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  1. Feb 2019
    1. Peter Thiel’s Secretive Data Giant Palantir Finally Raking in Cash Maureen Farrell February 07, 2019 Palantir Technologies Inc., the secretive data firm co-founded by investor Peter Thiel, posted a jump in business in 2018 as it prepares for a long-awaited public offering, according to people briefed on the figures. Palantir pulled in about $880 million in revenue, up from about $600 million one year earlier, the people say. The cash boost is a relief to Palantir investors and employees, who have been waiting years on an initial public offering. Palantir is in advanced conversations with investment bankers about an IPO expected for as soon this year. The potential offering is among the most closely watched in a slew of expected Silicon Valley technology company debuts this year. Palantir is in advanced conversations with investment bankers about an IPO it is planning to launch in the second half of 2019, according to people familiar with the company’s plans. The potential offering is among the most closely watched in a slew of expected Silicon Valley technology company debuts this year. While the 15-year old company hasn’t yet turned an annual profit, its executives have said they expect one this year, according to investors. Palo Alto, Calif.-based Palantir has attempted in fits and starts to transform its business. Once known primarily for its government software work—its analytics were credited with helping track down Osama bin Laden—Palantir is now branching into outright for-profit corporate work. Palantir is one of a host of technology companies valued at over $1 billion in the private markets—“unicorns”—looking to prove the long-term worth of their businesses ahead of an IPO. The investor Peter Thiel co-founded Palantir, which has expanded from government software analytics to for-profit corporate work.Photo: Stephanie Keith/Getty Images Ride-hailing firms Uber Technologies Inc. and Lyft Inc. and workplace-messaging company Slack Technologies Inc. recently filed confidential offerings with the Securities and Exchange Commission. These companies, like Palantir, earlier opted to raise money privately in an era of easy money for startups of all stripes. Palantir has raised around $2.5 billion in total, and was most recently valued at $20 billion in a private fundraising round in 2015. The company’s revenue results for last year exceed the roughly $750 million figure it told investors and employees to expect. Cash received, one of the company’s preferred metrics, was up 42%, one person briefed on the results said. Technology investors expect strong growth in a company’s early days; seven-year old Snap Inc. this week posted a 36% year-over-year rise in revenue this year. The reasons for Palantir’s success are twofold: The corporate side, with clients like Fiat Chrysler Automobiles NV and Credit Suisse Group AG , has rebounded. Palantir’s new, off-the-rack software system, dubbed Foundry, makes it easier and cheaper for the company to serve big businesses. In recent presentations to staff, company executives said that corporate business constituted roughly two-thirds of total revenue, from around half a year ago. Palantir’s government arm separately continues to make money, in part thanks to a tradition of dismissing internal and external criticism about its affiliation with unpopular agencies worldwide. The company late last year signed a $42 million contract with U.S. Immigration and Customs Enforcement, a filing shows. Some Palantir staffers and civil rights advocates have criticized Palantir’s ICE ties, but the company has responded that it won’t let short-term politics sway its business decisions. Its largest investor, PayPal Holdings Inc. co-founder Mr. Thiel, is an outspoken supporter of libertarian causes and President Trump. The better-than-projected financial results are a buoy to Palantir’s executives and advisers as they finalize IPO plans, people briefed on the matter say. While Palantir is still not likely to go public before the second half of this year, it may file confidential paperwork beginning the process earlier, the people say. That would be an acceleration of a time frame that earlier looked to stretch into 2020. Write to Rob Copeland at rob.copeland@wsj.com and Maureen Farrell at maureen.farrell@wsj.com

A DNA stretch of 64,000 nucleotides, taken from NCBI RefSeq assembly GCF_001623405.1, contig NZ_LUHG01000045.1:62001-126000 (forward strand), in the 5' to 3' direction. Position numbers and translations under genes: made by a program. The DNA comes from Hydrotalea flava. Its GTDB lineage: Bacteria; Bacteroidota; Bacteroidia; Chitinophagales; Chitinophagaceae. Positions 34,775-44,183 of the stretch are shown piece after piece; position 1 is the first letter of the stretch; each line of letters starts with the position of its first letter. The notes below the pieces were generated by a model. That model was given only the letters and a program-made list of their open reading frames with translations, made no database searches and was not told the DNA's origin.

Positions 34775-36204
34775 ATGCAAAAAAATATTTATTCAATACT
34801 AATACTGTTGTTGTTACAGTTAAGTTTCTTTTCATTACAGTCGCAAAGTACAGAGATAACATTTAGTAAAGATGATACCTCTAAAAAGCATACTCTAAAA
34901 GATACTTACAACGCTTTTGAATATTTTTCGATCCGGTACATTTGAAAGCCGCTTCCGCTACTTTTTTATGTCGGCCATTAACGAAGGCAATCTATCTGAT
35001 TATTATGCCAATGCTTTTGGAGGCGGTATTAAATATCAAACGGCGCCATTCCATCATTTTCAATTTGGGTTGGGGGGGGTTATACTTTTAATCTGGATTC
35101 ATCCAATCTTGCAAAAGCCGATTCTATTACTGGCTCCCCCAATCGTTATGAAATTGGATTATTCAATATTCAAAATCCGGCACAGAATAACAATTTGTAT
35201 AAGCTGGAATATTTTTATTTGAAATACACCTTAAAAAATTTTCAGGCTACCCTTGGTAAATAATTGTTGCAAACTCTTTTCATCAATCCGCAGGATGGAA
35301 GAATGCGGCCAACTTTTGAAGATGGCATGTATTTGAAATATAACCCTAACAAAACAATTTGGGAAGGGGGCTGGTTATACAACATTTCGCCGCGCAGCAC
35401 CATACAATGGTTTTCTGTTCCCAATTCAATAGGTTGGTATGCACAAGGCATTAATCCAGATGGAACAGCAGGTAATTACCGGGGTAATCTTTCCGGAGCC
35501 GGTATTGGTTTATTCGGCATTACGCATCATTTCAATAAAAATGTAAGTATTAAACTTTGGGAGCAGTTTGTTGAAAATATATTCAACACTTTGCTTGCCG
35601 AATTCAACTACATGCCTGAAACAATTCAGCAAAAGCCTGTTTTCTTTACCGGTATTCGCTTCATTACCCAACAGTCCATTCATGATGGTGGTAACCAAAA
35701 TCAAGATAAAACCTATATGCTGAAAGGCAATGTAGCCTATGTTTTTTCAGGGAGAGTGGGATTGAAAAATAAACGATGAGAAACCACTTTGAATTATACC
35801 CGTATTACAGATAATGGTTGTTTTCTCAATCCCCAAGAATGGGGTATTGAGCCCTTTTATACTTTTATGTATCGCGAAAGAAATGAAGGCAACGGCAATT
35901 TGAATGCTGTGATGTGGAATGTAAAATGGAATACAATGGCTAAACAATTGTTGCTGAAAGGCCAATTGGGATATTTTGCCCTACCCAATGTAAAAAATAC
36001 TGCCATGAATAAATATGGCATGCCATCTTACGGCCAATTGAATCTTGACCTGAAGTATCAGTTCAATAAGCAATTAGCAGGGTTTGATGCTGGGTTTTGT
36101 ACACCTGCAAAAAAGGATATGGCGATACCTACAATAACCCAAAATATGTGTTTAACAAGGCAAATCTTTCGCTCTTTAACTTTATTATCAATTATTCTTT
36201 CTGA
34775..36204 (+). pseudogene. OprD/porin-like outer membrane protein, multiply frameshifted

1. Chapter 12 bankruptcy, created during the 1980s farm crisis, allows distressed family farmers or fishermen to devise a plan to repay creditors over three to five years. Only farms with debts that don’t exceed about $4.1 million may file for the protection.

      Farm bankruptcy

    1. Lon Frahm may represent the future of farming. Inside a two-story office building overshadowed by 80-foot steel grain bins, he points to a map showing the patchwork of square and circular fields that make up his operation. It covers nearly 10% of the county’s cropland, and when he climbs into his Cessna Skylane to check crops from the air, he can fly 30 miles before reaching the end of his land. At 30,600 acres, his farm is among the country’s vastest, and it yields enough corn and wheat each year to fill 4,500 semitrailer trucks.

      Farm size

    1. Then, a roughly 50% drop in land values and rising interest rates led to high levels of debt when viewed as a percentage of farmers' assets. That forced many farmers out of business and spurred failures among dozens of agricultural lenders. Farmers' debt-to-asset ratio is currently estimated at 10.3%, less than half what it was in 1985, according to the USDA.

      farm liquidity ratio